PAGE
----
Technology doesn’t have values. People do.
“Once you skip ahead to think technology will either harm everything or solve everything, you’ve effectively removed the need to apply critical thinking.”
This quote, by futurist and all-round incredible woman, Amy Webb perfectly encapsulates a sentiment I’ve come across a number of times working as UX Designer at the intersection of human-centred design, and exploration of emerging technologies.
Our view of tech
It’s worrying because, as the events from the past year demonstrate, we live in polarized times and this dichotomy extends to how we react to tech. It’s hard to ignore the fact that technology (or smart products and services that use the internet), are changing how we work, where we live, what we eat and even what we believe.
As a designer concerned about building services and products that enable people in their lives, I don’t see technology as an answer but more as a material that reacts to, and is shaped by, how we use it.
It can be used to distract and entertain – think Snapchat, Netflix and Tinder. Or it can be used as a vehicle to connect us. In its best form, it can build bridges of understanding between disparate communities, and empower us to create change and get our voices heard.
I believe that the most fertile ground for innovation lies in the space between our filter bubbles. And, as designers, it’s our responsibility to engage with a spectrum of ideas rather than extremities.
So how can we get past this ‘you’re either with us, or against us’ debate and start talking about how we can 1) overcome this divide 2) regain our critical thinking regarding technology?
More strong opinions, lightly held
As with any creation, new technologies embody the values of those who make them. If we believe that technological evolution is driving change then we need to be aware of this, and diversify the ‘gene pool’ so the best ideas can be born and thrive.
The tech world still has a way to go in terms of encouraging more women to join its workforce, but we also need to encourage diversity in thinking too.
By this I mean as well as attracting people from a variety of genders, ethnicities and backgrounds, attracting people with a variety of values, beliefs and goals too. In order to have richer discussions, we don’t just need a diverse workforce, we need more contrasting opinions at the table.
We’ve all heard of Microsoft infamous twitter bot Tay, built to resemble a 19 year old female teenager, whose conversation was shut down after it made neo-Nazi, sexist and inflammatory political statements.
According to a recent study, 1 in 4 women under 30 experience cyberbullying and harassment. Perhaps a more diverse team could have brought personal insights on trolling? And that knowledge might have meant Tay’s algorithm was better equipped to deal with abuse.
Or what about the overwhelmingly female sounding voice assistants, that are always there, ready and waiting to fulfill your command? Whose values do they portray?
A Stanford University study has shown that both men and women prefer female virtual assistants, saying the female voice is more “understanding, welcoming and nurturing”.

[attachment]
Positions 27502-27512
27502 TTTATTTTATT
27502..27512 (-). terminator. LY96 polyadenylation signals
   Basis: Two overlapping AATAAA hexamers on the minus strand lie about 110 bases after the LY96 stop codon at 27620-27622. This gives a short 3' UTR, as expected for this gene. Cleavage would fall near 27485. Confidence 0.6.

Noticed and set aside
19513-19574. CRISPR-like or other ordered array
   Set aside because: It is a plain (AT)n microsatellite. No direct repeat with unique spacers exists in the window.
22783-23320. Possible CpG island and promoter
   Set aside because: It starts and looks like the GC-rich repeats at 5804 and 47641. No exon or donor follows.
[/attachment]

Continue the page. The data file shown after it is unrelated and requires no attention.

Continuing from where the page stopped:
But, as you can imagine, this also perpetuates certain stereotypes. The research goes on to state that participants preferred a male voice when they were requesting technical information and a female one when the subject was about love and relationships.
And, even if you can differentiate between a She-bot and a fellow female human being, children growing up with a voice assistant are learning that she never asks you to say please, she’s extremely apologetic and she never, ever says no.
My personal favourite example of a project embodying the values of their creators – to the detriment of others – is Beauty.ai a machine learning start-up. Last year, they held the world’s first AI-driven beauty contest.
More than 6,000 people submitted their pictures to have their attractiveness evaluated based on factors such as symmetry and wrinkles.
The point of this experiment was to remove the social biases that human judges have. But the results were disappointing. Of the 44 winners, the majority were white, a few were Asian and only one was dark-skinned.
The problem, as one researcher later explained was that the image samples used to train the algorithms weren’t balanced in terms of race and ethnicity, i.e. the people teaching the machine to think only fed it their interpretation of beauty – rendering this whole unbiased goal destined to fail from the word go.
Don’t blame it, shape it
It’s easy to blame the people behind these technologies after the fact, but where does that really get us?
Let’s bring those contrasting opinions and belief into the labs, offices and war rooms where ‘tech’ happens.
Let’s coach each other to do better, to avoid building things that risk perpetuating bigotry, objectifying women or hold prejudiced standards.
If we don’t start getting involved with these new forms of technology from the beginning – we will miss out on the opportunity to shape them. Tech moves so fast, that in less than 2 years, what’s out there will be established as the norm and much harder to change.
We have the fantastic opportunity to shape the future of technology. We need to make sure we are helping to build one that celebrates, and benefits from, diversity.
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